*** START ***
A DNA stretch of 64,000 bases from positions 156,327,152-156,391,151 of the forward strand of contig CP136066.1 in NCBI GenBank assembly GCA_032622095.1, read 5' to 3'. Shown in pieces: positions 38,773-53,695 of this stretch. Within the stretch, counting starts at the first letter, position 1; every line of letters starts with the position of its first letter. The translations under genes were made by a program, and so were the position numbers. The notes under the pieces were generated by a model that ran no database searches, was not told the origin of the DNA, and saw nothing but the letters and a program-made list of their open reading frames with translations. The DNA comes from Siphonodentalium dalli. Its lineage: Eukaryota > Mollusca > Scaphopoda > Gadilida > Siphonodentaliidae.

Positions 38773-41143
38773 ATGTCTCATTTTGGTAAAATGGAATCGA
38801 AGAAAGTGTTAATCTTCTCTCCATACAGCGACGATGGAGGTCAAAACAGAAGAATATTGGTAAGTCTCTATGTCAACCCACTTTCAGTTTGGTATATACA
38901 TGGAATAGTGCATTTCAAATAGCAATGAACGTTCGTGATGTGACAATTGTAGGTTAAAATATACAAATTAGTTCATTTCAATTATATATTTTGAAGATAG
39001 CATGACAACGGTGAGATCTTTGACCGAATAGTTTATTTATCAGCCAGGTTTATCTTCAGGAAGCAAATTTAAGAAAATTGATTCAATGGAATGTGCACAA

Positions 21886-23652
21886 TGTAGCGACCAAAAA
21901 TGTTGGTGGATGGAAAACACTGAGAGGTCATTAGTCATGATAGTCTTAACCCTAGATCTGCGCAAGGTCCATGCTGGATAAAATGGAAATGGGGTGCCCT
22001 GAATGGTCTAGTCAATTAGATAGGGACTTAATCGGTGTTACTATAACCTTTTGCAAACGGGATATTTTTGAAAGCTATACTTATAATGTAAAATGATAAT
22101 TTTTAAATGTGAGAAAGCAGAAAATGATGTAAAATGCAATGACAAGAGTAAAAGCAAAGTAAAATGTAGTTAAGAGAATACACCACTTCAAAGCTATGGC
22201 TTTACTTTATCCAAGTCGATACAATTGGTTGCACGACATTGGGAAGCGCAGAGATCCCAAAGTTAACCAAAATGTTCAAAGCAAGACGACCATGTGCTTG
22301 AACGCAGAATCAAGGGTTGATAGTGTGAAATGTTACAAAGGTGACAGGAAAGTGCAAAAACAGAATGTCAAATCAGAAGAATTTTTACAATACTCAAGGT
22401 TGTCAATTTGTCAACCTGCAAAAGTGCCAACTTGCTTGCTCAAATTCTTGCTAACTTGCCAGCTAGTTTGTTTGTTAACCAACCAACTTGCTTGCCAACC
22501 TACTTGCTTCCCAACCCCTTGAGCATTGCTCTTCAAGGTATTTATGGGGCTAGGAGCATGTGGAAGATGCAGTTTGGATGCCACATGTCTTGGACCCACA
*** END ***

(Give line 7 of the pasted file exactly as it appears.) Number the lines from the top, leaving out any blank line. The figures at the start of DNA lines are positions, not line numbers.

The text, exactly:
Positions 21886-23652